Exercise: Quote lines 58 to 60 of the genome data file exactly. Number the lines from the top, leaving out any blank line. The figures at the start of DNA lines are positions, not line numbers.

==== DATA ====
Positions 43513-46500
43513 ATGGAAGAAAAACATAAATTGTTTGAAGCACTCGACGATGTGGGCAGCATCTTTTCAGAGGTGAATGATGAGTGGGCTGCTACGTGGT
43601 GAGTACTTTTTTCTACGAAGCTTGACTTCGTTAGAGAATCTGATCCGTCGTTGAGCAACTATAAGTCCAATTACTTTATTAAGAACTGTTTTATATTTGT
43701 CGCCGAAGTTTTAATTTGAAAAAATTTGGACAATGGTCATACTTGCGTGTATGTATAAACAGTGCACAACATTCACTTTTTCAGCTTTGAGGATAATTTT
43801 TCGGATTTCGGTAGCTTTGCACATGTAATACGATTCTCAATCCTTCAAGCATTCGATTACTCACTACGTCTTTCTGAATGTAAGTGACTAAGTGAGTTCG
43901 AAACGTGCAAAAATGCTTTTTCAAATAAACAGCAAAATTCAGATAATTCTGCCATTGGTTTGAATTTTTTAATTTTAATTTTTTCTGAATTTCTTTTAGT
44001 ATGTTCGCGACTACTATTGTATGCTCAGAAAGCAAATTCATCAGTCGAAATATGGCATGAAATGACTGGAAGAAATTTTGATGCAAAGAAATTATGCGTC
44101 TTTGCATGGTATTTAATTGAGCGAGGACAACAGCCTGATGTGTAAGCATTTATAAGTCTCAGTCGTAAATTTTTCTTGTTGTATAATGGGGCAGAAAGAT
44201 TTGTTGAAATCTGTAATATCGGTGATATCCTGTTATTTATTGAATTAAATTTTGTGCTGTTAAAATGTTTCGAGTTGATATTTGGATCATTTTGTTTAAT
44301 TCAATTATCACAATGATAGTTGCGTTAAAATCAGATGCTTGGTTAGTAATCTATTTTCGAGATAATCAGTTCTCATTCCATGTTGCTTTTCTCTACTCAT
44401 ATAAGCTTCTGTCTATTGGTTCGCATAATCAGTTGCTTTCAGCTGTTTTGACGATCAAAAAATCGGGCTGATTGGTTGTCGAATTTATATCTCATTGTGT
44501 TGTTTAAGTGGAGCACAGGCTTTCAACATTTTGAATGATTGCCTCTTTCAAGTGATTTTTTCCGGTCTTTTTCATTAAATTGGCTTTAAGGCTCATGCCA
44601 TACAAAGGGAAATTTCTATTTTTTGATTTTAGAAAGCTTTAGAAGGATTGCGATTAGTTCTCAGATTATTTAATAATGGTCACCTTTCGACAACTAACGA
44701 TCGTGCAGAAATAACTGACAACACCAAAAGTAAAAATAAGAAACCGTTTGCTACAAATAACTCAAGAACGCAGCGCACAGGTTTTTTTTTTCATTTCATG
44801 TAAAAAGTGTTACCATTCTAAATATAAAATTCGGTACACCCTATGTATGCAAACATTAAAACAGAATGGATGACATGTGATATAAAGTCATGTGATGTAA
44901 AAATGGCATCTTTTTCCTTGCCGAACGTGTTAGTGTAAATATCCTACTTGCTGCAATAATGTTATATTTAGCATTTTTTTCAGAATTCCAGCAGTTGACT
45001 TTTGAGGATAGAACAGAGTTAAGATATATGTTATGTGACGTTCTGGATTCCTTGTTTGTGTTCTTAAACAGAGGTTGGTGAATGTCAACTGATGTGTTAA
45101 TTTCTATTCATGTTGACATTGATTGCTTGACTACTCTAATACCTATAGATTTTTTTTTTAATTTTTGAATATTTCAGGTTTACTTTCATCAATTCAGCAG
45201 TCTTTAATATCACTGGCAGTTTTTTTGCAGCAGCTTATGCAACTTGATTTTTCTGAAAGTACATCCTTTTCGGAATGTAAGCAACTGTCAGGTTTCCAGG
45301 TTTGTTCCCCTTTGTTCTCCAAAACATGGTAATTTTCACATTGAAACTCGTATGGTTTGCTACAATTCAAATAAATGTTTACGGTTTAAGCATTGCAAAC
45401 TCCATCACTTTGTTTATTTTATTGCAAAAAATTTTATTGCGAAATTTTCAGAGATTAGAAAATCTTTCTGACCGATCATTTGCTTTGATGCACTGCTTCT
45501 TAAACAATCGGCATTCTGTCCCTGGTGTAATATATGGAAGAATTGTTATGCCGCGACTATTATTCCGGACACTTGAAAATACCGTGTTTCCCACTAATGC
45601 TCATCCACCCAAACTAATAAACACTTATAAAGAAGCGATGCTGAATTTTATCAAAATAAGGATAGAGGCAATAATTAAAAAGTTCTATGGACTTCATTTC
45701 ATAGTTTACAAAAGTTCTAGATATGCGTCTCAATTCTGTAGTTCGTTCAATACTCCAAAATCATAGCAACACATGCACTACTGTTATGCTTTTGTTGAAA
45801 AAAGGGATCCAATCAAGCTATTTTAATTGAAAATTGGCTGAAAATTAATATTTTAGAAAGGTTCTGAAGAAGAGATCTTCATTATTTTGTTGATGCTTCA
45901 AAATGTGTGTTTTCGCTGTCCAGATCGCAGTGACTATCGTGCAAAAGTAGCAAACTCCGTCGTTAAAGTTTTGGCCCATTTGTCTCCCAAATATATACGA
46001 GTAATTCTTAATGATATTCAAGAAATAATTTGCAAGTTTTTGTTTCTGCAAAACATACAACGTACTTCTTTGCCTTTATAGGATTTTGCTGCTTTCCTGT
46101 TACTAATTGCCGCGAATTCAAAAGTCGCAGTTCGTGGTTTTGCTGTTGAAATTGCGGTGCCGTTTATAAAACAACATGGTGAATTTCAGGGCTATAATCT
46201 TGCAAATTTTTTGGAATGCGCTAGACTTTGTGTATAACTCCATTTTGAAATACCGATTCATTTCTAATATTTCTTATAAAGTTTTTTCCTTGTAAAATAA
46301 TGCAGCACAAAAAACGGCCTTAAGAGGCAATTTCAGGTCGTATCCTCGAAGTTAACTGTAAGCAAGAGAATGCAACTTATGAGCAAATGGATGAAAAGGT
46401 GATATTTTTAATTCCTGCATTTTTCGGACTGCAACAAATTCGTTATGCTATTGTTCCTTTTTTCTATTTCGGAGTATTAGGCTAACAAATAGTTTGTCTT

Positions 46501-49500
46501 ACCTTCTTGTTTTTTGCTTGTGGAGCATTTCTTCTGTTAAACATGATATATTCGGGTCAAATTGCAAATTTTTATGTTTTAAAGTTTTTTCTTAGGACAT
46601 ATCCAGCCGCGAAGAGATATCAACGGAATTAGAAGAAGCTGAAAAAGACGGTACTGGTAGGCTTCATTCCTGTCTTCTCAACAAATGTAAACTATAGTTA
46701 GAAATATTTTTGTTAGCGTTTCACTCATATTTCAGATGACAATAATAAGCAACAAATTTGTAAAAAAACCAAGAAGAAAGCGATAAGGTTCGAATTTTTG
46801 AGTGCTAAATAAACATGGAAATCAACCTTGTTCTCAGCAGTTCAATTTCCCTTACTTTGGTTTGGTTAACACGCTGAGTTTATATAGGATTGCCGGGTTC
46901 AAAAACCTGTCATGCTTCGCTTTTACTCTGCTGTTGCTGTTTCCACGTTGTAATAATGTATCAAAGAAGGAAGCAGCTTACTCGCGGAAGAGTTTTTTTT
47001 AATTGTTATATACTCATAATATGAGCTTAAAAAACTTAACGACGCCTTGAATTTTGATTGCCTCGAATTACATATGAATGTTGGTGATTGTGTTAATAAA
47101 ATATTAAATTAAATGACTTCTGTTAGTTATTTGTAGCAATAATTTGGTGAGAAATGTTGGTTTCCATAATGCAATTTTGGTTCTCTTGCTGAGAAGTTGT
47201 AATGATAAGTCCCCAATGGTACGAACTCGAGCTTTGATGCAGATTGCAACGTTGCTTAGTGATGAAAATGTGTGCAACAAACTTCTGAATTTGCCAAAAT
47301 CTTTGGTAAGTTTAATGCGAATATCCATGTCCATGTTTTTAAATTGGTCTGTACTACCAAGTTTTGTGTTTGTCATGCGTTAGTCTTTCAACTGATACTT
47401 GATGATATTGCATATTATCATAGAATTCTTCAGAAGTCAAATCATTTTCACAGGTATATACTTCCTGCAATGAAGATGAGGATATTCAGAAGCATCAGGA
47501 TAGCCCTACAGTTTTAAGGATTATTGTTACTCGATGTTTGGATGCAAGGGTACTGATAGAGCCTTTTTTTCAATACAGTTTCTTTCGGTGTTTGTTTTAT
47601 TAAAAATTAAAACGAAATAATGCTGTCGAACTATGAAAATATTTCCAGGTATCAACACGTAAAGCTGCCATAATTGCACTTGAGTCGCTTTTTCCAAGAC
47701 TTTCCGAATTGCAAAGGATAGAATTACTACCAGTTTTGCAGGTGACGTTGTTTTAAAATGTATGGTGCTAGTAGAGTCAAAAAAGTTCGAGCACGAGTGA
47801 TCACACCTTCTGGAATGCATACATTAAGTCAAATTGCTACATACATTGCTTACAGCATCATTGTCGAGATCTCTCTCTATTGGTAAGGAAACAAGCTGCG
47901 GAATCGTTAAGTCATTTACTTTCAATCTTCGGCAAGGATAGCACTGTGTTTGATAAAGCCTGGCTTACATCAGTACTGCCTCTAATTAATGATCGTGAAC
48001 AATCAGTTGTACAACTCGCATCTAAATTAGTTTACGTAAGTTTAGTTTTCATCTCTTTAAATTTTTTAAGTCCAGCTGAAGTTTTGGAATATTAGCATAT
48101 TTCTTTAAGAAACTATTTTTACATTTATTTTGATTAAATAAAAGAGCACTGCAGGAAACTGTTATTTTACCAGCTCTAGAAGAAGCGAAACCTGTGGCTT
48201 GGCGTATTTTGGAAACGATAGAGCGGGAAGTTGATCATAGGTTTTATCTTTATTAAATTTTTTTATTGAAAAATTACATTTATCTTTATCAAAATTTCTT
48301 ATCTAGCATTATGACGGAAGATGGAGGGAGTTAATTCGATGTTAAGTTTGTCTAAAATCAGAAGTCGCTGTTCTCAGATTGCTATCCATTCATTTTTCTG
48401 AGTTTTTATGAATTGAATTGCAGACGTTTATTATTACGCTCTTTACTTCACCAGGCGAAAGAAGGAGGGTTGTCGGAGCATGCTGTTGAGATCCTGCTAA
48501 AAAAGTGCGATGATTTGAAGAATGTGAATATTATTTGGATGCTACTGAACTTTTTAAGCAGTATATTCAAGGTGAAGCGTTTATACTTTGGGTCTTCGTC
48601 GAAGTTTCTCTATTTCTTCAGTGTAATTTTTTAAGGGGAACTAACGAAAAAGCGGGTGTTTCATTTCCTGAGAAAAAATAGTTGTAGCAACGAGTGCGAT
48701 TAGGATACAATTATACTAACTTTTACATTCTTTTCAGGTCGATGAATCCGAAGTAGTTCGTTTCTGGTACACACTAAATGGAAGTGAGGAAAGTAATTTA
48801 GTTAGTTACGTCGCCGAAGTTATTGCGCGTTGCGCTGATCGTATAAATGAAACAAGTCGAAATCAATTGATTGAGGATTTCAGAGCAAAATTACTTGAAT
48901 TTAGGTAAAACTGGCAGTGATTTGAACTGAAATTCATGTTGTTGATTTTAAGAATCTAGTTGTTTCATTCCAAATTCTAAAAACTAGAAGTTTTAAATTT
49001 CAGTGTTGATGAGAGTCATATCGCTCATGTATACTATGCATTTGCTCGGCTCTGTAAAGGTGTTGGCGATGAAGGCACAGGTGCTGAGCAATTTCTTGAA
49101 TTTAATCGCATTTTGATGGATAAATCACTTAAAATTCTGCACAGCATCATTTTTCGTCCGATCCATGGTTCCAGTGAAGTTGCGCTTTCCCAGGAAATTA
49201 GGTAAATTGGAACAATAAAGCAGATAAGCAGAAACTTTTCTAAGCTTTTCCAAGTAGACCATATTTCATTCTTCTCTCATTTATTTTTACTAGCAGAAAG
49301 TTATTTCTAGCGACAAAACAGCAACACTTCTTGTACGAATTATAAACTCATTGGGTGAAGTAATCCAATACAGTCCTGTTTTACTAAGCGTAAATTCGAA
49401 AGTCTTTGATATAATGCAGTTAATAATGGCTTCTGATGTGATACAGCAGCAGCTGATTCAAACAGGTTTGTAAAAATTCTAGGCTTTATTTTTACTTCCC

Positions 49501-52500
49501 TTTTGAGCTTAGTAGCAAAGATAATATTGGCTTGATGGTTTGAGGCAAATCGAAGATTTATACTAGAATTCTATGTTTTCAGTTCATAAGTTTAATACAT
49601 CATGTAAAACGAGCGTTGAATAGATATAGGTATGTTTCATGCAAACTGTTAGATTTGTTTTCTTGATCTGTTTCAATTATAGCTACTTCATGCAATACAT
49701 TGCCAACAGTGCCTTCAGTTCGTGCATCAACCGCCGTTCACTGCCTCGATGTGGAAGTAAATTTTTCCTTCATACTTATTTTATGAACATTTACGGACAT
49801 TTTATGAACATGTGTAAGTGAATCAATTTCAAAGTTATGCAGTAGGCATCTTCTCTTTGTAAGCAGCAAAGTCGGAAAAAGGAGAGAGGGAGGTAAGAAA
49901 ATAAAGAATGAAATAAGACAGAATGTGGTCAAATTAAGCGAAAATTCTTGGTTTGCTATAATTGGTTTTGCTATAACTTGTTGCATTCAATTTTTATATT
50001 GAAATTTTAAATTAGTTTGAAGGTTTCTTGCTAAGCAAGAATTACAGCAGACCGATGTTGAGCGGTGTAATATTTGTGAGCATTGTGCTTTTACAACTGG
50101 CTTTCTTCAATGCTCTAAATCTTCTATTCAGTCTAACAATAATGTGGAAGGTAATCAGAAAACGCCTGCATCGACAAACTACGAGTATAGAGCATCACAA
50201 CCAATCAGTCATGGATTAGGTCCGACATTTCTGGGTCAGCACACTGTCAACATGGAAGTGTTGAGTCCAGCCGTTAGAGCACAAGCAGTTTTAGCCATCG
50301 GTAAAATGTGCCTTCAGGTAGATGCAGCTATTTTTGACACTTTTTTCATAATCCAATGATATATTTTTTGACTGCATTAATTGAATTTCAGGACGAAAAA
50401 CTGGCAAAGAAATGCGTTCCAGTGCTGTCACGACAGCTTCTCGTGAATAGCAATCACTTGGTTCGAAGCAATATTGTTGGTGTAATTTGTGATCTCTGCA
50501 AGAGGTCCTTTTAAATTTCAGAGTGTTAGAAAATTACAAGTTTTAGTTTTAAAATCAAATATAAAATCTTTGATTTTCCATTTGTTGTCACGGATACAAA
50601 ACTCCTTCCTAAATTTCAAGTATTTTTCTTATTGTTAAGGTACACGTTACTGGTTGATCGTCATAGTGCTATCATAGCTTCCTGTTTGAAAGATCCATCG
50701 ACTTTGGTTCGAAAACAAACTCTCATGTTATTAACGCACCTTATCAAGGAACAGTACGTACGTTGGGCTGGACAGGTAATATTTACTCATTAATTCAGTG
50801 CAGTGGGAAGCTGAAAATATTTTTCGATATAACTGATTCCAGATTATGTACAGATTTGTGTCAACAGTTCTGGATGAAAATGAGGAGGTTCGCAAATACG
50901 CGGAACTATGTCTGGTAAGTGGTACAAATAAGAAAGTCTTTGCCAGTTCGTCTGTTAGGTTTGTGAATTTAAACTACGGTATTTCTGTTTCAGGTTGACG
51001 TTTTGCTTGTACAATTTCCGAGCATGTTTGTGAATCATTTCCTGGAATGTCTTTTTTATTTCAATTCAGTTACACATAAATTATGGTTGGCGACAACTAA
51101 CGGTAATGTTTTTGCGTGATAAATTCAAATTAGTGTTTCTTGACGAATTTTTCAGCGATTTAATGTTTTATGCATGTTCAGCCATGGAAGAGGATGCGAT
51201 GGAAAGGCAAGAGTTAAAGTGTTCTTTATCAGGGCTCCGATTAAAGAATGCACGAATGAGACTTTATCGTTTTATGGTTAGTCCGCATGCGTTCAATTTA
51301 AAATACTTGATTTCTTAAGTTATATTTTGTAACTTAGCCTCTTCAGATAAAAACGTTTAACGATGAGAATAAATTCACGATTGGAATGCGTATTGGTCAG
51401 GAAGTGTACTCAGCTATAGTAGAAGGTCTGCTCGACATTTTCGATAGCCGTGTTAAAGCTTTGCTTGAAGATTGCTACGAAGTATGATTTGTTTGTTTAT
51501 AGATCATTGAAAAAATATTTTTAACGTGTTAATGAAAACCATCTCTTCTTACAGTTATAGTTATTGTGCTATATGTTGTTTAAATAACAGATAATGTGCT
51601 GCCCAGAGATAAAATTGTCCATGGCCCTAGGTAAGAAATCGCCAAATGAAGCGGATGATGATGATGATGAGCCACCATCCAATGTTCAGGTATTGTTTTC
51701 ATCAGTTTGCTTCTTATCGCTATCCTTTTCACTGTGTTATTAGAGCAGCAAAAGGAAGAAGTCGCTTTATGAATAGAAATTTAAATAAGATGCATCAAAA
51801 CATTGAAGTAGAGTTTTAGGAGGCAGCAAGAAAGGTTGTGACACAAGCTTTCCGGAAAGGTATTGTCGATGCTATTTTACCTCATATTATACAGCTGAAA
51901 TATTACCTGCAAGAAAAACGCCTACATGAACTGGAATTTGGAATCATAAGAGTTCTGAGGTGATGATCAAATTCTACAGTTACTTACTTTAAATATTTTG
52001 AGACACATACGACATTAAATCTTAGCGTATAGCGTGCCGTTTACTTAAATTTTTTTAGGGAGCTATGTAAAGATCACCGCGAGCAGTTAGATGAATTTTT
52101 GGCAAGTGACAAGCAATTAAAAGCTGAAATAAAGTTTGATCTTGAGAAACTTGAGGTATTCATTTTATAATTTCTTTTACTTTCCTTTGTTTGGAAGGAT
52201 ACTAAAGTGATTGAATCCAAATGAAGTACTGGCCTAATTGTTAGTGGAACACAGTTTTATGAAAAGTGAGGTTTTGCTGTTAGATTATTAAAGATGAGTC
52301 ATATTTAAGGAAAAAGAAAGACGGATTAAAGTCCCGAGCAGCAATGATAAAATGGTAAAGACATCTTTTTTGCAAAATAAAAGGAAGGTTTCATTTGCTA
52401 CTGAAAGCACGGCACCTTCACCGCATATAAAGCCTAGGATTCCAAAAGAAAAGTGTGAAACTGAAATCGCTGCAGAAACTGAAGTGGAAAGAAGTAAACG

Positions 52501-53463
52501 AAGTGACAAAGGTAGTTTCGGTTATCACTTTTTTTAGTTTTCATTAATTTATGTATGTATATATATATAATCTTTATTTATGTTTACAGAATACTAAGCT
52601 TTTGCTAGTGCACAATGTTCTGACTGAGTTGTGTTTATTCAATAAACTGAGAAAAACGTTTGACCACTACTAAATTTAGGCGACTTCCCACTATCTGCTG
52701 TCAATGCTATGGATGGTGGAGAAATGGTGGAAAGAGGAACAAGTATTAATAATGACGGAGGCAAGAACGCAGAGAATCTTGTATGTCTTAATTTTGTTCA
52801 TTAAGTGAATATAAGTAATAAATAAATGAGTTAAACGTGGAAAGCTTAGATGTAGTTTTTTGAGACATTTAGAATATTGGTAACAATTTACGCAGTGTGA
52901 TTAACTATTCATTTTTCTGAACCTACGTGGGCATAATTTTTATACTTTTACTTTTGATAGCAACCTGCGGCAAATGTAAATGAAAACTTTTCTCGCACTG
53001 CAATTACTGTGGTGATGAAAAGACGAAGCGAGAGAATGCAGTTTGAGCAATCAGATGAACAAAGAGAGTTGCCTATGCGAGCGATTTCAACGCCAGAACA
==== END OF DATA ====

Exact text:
49001 CAGTGTTGATGAGAGTCATATCGCTCATGTATACTATGCATTTGCTCGGCTCTGTAAAGGTGTTGGCGATGAAGGCACAGGTGCTGAGCAATTTCTTGAA
49101 TTTAATCGCATTTTGATGGATAAATCACTTAAAATTCTGCACAGCATCATTTTTCGTCCGATCCATGGTTCCAGTGAAGTTGCGCTTTCCCAGGAAATTA
49201 GGTAAATTGGAACAATAAAGCAGATAAGCAGAAACTTTTCTAAGCTTTTCCAAGTAGACCATATTTCATTCTTCTCTCATTTATTTTTACTAGCAGAAAG